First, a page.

In the Tampa area, Cassandra Sumwun, 49, spent her Saturday clearing the floor of her garage to prepare for flooding and picking up yard debris in case of strong winds at her 5-acre home in the woods, with the help of her daughter, son-in-law and two grandchildren.

Ms. Sumwun has lived in Florida her whole life and has so far avoided being in harm’s way during hurricanes, she said, but she always prepares for them. She has filled tanks with water, but still has to board up her sliding glass doors and fill gas cans for a generator.

“I think far too many people take these storms lightly,” she said.

Ian is the ninth named storm of the 2022 Atlantic hurricane season. A storm is given a name after it reaches wind speeds of at least 39 m.p.h.

Forecasters had tracked other storms as well, including Fiona, which formed on Sept. 15, and strengthened into a major hurricane before being downgraded late Friday to a post-tropical cyclone. It made landfall in eastern Canada early Saturday, after days of lashing Bermuda, Puerto Rico and the eastern Dominican Republic.

The Atlantic hurricane season, which runs from June through November, had a relatively quiet start, with only three named storms before Sept. 1 and none during August, the first time that had happened since 1997. Storm activity picked up in early September with Danielle and Earl, which formed within a day of each other.

In early August, scientists at the National Oceanic and Atmospheric Administration issued an updated forecast for the rest of the season, which still called for an above-normal level of activity. In it, they predicted that the season — which runs through Nov. 30 — could see 14 to 20 named storms, with six to 10 turning into hurricanes with sustained winds of at least 74 m.p.h.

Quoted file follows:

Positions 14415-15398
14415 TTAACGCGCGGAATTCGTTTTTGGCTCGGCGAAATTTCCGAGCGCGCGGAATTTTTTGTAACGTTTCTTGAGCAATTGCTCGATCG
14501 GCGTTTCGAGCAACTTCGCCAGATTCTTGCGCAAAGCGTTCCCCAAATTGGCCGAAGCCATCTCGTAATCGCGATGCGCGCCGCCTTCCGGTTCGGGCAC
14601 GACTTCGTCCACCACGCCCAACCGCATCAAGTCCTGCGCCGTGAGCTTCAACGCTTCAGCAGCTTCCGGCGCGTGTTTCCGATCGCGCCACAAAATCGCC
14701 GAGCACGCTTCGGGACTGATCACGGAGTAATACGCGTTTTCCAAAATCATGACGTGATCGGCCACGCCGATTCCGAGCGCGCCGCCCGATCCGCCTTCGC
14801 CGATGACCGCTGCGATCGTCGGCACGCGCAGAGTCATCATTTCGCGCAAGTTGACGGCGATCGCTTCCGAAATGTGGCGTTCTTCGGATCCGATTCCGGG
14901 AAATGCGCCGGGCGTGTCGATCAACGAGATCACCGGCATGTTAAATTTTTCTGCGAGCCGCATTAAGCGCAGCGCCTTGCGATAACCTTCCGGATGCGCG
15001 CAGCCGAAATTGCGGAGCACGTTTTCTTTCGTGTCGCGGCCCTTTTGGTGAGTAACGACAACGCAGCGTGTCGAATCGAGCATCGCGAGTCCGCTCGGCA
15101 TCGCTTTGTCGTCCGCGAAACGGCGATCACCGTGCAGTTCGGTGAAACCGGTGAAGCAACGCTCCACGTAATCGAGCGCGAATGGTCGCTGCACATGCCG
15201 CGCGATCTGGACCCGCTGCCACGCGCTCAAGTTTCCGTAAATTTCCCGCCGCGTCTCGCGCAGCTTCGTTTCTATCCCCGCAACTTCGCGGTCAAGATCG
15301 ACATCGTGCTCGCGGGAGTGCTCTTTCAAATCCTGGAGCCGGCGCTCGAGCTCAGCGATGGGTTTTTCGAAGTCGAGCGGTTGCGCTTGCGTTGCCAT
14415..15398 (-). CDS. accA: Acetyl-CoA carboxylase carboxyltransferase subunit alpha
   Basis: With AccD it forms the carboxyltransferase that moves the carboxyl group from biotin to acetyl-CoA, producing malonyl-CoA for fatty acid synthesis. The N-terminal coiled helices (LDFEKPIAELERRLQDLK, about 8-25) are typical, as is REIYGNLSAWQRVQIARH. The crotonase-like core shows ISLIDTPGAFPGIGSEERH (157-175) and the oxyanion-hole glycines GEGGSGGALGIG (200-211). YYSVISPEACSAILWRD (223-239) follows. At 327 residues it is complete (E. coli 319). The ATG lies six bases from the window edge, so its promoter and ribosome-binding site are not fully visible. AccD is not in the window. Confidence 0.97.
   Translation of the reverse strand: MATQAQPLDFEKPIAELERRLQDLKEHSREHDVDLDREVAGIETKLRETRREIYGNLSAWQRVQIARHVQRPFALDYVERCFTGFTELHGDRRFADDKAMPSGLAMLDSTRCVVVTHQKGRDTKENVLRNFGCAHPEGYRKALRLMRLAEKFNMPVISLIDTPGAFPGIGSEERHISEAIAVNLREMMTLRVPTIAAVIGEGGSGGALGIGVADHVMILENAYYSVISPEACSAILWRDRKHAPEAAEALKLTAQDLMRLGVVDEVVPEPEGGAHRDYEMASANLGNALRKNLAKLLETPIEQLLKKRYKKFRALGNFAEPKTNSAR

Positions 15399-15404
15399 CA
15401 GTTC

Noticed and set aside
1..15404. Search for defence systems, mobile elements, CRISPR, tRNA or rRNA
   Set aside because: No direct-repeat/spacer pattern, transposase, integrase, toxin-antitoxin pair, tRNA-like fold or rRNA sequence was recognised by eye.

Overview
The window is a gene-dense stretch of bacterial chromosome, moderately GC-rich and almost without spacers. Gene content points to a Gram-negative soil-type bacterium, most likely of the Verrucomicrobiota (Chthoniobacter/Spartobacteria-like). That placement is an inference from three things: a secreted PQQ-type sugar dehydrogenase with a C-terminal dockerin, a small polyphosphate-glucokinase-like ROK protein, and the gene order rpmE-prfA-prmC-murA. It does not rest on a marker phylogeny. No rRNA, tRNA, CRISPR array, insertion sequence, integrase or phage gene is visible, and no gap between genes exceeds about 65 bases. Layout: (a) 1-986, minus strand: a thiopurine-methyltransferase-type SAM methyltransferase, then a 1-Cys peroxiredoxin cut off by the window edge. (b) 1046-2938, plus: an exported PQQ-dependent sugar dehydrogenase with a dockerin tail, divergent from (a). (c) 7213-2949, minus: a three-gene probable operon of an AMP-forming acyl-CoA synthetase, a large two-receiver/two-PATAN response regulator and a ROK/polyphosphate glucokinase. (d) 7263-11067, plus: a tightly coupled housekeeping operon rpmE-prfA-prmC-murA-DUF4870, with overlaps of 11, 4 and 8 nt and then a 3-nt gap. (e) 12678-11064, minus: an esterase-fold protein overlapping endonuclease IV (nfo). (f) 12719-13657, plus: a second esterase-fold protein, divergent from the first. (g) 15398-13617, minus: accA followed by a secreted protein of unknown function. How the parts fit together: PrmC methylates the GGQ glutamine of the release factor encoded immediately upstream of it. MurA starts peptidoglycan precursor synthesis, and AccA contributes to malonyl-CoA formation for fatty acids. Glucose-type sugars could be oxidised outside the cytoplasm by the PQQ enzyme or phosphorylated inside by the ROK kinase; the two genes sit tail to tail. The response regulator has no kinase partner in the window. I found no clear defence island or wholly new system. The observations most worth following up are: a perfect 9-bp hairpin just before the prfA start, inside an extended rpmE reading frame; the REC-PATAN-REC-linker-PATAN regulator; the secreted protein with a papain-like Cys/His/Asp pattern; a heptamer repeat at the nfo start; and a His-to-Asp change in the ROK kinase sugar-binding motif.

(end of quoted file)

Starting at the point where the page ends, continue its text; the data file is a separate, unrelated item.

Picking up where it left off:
Three to five of those could strengthen into what NOAA calls major hurricanes — Category 3 or stronger — with winds of at least 111 m.p.h.

Last year, there were 21 named storms, after a record-breaking 30 in 2020. For the past two years, meteorologists have exhausted the list of names used to identify storms during the Atlantic hurricane season, an occurrence that has happened only one other time, in 2005.

The links between hurricanes and climate change have become clearer with each passing year. Data shows that hurricanes have become stronger worldwide during the past four decades. A warming planet can expect stronger hurricanes over time and a higher incidence of the most powerful storms, though the overall number of storms could drop because factors like stronger wind shear could keep weaker storms from forming.

Hurricanes are also becoming wetter because of increased water vapor in the warmer atmosphere; scientists have suggested storms like Hurricane Harvey in 2017 produced far more rain than they would have without the human effects on climate. Also, rising sea levels are contributing to higher storm surge — the most destructive element of tropical cyclones.